DENNIS SCHWARTZ 
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WONDERFUL COUNTRY, THE (director: Robert Parrish; screenwriter: Robert Ardrey/story by Tom Lea/uncredited Walter Bernstein; cinematographer: Floyd Crosby/Alex Philips; editor: Michael Luciano; music: Alex North; cast: Robert Mitchum (Martin Brady), Julie London (Helen Colton ), Gary Merrill (Major Stark Colton), Albert Dekker (Texas Ranger Captain Rucker), Jack Oakie (Travis Hyte), Leroy 'Satchel' Paige (Sgt. Tobe Sutton), Charles McGraw (Dr. Herbert J. Stovall), Pedro Armendáriz (Governor Castro), Víctor Manuel Mendoza (General Marcos Castro), Chuck Roberson (Barton), John Banner (Ben Sterner), Max Slaten (Ludwig Sterner); Runtime: 98; United Artists; 1959)

 
"A top-notch western."

Reviewed by Dennis Schwartz

A wonderfully rich western that ambitiously covers many familiar themes and does a good job in developing the main character and his knotty personality. It is based on a story by the artist Tom Lea, who has a cameo as a barber. Robert Parrish flawlessly directs the action scenes and does a good job in setting the tense mood, and also shows a good eye for getting the costumes right (dig those Mexican sombreros!). The complex script is credited to Robert Ardrey. But Robert Mitchum as Martin Brady is the key to the film's success. He has the presence to carry off the role of the gringo pistolero who is employed by Mexico's Governor Castro (Armendáriz), and whose life changes when he crosses over the border to a sleepy Texas town to deliver guns for his boss.

As an arty touch, Brady's fancy Andalusian black horse, a gift from Governor Castro, is called Lagrimas -- Tears. The horse rears when entering the town, apparently frightened by the tumbleweed blowing down the street. This causes Brady to break his leg and means that he'll have to stay in this Calvary town for three months until he can ride again. Living again in the States brings back a sense of homesickness as the Texas Ranger Captain Rucker (Dekker) wants to recruit him and the white Major Colton (Merrill), in charge of a battalion of black troopers, wants him to get Castro to help him root out the Apaches. The Indians are raiding the border towns and then going back into Mexico to hide.

But what makes Brady feel most again for his home country, is the major's sultry and unhappy wife Helen (London). She respects her hubby but doesn't love him, and in one look at Brady the heat rises in her body. Helen has the film's most tenuous line: "I'm always betrayed by hope." Brady, who has lived a rash life, has the most sensible line in the film: "What we feel is not wrong."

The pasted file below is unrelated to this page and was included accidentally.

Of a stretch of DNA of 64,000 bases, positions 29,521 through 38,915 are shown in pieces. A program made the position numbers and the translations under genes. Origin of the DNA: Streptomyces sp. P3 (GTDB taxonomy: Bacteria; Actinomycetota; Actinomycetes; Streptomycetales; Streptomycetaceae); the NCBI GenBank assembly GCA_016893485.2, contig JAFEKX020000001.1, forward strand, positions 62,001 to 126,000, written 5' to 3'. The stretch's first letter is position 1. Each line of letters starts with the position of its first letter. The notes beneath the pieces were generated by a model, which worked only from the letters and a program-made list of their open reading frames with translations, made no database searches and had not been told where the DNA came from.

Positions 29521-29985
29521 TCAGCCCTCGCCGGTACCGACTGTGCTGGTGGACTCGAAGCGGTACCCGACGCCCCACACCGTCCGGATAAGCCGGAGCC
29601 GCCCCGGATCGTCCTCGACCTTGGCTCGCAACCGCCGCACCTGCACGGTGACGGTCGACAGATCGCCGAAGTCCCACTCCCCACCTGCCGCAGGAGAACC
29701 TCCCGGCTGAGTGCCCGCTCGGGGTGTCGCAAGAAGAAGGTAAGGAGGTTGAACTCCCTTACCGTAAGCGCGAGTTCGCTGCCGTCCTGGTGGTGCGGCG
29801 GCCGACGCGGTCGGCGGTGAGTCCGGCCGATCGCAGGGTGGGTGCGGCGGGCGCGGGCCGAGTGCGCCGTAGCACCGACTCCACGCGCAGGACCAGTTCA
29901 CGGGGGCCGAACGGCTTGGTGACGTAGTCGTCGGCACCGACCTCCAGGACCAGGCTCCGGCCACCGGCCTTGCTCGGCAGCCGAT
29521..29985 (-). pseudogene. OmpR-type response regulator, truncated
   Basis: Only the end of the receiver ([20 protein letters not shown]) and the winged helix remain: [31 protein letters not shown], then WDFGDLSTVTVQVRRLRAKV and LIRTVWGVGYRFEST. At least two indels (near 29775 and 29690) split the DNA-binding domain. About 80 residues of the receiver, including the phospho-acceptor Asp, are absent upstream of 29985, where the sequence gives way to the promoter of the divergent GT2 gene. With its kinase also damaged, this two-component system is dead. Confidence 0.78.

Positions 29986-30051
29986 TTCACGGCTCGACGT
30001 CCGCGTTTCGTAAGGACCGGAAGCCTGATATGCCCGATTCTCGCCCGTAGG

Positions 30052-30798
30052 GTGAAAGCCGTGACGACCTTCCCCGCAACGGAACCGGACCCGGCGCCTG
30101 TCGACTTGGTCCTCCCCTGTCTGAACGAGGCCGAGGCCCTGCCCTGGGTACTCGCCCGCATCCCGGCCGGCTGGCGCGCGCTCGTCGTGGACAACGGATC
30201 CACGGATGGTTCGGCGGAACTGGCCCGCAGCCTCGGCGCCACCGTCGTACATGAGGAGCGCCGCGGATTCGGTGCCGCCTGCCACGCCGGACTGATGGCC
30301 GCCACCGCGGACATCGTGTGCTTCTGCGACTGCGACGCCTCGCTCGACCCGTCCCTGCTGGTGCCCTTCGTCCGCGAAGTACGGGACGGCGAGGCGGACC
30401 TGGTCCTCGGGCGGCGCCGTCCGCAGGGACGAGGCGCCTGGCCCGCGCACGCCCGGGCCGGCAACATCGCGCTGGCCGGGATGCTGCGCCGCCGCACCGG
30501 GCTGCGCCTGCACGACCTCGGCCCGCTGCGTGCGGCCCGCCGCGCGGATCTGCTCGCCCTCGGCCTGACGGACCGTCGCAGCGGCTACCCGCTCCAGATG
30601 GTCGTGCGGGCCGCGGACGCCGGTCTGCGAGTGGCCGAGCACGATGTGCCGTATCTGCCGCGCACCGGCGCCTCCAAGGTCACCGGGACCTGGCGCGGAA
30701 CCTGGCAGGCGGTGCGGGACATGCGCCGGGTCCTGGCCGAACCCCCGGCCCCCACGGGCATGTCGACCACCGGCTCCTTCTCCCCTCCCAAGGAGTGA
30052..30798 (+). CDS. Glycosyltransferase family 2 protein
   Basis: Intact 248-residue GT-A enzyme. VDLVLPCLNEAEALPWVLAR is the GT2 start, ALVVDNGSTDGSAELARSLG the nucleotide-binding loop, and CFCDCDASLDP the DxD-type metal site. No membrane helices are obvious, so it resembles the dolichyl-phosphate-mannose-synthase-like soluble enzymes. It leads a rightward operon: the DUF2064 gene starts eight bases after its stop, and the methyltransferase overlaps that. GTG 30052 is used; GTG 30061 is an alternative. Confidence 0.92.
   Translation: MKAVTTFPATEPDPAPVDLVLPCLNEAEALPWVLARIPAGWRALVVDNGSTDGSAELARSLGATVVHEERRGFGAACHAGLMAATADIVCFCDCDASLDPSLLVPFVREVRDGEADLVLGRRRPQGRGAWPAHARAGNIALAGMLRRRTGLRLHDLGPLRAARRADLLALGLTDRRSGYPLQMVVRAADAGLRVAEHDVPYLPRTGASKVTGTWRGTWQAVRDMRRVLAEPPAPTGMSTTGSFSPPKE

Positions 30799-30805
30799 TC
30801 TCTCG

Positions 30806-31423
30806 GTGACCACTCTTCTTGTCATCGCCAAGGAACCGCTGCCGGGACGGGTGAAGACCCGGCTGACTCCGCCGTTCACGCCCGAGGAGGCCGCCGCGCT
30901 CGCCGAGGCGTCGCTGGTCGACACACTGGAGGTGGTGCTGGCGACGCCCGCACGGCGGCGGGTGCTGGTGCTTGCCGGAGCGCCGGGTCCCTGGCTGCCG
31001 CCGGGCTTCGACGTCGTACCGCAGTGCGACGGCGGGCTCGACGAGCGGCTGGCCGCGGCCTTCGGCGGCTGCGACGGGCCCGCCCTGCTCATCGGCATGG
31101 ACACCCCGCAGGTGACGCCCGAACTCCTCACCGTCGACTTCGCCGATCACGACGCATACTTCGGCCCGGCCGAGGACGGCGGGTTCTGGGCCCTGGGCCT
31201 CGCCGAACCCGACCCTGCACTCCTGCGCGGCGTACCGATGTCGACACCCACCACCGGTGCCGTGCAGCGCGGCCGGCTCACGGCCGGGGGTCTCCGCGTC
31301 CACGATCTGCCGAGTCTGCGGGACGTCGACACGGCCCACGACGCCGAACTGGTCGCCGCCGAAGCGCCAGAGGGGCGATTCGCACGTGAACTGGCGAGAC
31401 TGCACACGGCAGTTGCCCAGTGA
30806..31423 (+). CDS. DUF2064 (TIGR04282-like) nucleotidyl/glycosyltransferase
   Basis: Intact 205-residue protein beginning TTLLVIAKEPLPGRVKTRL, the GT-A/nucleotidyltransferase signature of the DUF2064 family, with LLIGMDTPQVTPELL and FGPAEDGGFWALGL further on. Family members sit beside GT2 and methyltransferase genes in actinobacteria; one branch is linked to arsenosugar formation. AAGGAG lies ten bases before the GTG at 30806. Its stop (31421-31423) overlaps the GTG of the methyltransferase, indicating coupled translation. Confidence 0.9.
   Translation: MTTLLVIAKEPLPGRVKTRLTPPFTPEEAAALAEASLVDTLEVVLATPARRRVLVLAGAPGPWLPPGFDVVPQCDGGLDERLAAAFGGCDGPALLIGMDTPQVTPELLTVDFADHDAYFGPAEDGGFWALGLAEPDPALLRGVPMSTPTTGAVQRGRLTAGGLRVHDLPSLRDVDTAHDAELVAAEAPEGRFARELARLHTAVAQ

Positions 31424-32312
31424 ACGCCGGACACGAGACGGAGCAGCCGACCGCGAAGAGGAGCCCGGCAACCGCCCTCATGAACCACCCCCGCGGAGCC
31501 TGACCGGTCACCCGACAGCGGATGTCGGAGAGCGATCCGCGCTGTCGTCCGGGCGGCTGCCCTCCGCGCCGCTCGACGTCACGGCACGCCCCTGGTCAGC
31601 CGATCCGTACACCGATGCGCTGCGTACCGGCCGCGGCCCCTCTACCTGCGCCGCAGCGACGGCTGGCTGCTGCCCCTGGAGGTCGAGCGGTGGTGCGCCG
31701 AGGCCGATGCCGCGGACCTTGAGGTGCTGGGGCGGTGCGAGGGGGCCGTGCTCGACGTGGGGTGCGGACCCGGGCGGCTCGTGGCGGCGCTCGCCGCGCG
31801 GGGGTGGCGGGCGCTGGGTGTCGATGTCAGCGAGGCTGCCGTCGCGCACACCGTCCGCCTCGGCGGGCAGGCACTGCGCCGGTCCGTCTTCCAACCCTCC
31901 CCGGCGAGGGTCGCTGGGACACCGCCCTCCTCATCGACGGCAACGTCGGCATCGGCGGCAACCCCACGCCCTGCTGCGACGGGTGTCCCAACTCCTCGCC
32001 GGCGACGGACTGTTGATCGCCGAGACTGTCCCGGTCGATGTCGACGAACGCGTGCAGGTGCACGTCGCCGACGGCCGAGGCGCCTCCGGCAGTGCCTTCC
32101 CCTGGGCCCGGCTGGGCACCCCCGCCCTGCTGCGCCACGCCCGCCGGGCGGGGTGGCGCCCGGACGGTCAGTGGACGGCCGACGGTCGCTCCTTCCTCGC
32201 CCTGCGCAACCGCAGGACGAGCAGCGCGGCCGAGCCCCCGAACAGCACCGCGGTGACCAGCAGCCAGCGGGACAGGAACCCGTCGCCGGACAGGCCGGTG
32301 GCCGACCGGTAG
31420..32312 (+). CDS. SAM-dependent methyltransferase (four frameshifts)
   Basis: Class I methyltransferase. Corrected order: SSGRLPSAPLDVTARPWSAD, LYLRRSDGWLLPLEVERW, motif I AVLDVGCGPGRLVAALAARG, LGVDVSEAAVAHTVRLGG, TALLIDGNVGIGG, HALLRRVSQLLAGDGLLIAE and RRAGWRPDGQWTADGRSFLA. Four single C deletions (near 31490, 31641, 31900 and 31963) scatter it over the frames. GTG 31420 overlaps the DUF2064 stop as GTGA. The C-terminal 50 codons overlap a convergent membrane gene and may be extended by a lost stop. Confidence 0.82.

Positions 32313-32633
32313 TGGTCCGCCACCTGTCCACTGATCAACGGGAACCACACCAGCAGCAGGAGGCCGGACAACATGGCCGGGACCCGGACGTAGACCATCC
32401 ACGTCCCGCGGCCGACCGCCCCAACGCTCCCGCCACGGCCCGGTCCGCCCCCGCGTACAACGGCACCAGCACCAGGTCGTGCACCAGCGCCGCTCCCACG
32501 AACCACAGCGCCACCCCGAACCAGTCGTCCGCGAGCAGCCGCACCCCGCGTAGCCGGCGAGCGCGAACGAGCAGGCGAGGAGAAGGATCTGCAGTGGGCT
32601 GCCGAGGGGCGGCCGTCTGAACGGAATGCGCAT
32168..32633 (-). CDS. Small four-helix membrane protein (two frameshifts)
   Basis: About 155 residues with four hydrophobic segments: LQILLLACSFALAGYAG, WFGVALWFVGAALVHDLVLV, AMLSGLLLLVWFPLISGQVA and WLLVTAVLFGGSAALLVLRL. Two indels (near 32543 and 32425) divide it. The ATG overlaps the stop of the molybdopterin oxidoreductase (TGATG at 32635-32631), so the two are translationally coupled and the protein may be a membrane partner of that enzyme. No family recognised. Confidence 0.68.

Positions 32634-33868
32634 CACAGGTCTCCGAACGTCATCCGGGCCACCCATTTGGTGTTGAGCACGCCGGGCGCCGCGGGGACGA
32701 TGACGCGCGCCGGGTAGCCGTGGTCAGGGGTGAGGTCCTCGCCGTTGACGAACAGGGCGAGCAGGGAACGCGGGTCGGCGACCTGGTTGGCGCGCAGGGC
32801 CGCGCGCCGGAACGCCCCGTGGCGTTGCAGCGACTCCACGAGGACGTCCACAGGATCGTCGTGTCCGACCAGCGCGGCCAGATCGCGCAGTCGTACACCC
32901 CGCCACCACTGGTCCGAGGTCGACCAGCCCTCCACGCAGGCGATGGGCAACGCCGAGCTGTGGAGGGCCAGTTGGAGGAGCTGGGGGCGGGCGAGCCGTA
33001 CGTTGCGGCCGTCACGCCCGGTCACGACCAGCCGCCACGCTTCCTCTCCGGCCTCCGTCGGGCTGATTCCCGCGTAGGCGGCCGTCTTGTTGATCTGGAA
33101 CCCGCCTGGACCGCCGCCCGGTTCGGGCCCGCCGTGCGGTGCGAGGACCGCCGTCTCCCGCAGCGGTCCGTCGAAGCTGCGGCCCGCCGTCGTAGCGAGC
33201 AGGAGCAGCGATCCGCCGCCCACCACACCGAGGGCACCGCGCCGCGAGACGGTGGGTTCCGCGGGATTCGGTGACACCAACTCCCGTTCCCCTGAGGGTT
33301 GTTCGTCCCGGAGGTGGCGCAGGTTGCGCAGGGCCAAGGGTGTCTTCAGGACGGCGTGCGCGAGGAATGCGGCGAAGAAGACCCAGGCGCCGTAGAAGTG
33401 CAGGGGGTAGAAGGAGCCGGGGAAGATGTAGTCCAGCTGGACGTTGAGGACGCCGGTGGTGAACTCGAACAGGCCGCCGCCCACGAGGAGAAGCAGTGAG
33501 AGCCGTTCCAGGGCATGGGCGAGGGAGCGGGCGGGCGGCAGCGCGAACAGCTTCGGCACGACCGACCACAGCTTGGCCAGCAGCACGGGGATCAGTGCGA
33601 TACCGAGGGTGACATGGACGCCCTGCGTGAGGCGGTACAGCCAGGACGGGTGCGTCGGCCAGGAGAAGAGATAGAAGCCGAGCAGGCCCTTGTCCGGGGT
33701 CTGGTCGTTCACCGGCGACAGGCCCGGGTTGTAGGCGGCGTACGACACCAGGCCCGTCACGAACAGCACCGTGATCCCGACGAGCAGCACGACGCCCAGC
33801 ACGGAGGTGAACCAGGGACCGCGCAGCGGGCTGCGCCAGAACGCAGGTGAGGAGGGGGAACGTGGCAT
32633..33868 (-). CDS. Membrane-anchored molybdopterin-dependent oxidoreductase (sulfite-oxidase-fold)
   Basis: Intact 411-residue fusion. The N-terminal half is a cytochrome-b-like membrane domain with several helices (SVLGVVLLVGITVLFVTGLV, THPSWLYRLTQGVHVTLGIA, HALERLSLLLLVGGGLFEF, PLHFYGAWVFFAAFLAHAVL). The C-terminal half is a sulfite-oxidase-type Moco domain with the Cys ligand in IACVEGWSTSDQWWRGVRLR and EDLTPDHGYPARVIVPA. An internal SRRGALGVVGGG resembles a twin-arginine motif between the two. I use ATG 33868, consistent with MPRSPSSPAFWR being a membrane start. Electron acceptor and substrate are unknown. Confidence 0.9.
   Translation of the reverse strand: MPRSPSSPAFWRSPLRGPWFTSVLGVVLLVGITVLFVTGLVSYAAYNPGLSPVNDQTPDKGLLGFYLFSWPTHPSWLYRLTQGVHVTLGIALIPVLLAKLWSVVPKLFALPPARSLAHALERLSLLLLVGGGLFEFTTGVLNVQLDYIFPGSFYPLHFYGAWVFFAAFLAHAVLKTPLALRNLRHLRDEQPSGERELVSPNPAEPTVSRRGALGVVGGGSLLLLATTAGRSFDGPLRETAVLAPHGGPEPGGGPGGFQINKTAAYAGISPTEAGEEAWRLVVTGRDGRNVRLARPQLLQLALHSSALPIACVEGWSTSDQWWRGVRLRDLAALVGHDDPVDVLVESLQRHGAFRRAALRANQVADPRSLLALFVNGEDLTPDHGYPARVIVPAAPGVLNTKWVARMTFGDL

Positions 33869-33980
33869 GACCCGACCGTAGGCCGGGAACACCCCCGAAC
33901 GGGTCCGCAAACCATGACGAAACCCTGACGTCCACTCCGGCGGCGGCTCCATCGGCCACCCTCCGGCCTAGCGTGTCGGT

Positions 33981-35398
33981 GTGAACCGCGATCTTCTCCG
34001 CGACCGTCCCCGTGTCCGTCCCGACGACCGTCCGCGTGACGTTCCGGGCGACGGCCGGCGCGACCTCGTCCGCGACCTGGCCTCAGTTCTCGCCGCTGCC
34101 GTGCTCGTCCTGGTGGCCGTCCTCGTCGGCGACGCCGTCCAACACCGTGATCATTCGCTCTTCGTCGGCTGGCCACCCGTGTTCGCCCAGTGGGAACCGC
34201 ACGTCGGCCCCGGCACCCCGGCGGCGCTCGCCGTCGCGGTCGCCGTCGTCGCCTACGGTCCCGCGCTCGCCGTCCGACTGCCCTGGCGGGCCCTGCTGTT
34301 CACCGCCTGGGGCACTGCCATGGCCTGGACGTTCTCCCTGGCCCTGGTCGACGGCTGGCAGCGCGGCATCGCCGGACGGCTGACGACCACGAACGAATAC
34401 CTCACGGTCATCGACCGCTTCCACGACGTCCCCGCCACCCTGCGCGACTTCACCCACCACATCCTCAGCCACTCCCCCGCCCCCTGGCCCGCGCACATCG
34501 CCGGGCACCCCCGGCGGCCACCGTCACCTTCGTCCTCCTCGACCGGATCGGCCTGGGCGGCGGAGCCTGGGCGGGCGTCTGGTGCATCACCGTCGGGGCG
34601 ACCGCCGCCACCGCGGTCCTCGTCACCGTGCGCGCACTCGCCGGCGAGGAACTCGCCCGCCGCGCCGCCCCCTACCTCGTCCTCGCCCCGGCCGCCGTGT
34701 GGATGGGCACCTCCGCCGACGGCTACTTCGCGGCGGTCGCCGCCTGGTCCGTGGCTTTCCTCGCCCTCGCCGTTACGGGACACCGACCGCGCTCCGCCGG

Brady's contact in Texas, Ben Sterner (Banner), tells him that the guns he sent to the governor's ruthless brother General Marcos (Mendoza), never reached him and the Castros hold him responsible. While Brady tempts Helen but is spurned -- his admirer, Ludwig (Slaten), a relative of Ben's from Germany, is killed defending Brady's honor by a rowdy (Roberson) who is jealous that Helen won't talk to him but keeps company with a gunman like Brady. When the rowdy draws on Brady, he's killed and Brady flees to Mexico to see General Marcos with a message about the horses.

In his struggle for redemption, Brady rejects the tyrant Castro brothers and rides back to Texas to start life over again. In order to come home again he must escape from Governor Castro's as well as General Marcos' henchmen. He must also fight off the Apaches and help the seriously wounded major reach the Texas fort with the help of what's left of the black troops, who under Sergeant Tobe Sutton (Leroy 'Satchel' Paige-great pitcher in the Negro league) continue to push homeward from Mexico after battling the Apaches and being double-crossed by the Castros. Additional help comes from the Mexican peons, who ask nothing in return.

The Mitchum character survives to find peace within himself, as he symbolically lays down his gun beside his cherished dead horse and walks across the Rio Grande to Texas.

A top-notch western, with lots of emotion and different ways to look at outsiders (loners, immigrants, blacks, and unhappy women) and how they cope in the American desert of the southwest.

REVIEWED ON 6/9/2002     GRADE: A-

Dennis Schwartz: "Ozus' World Movie Reviews"

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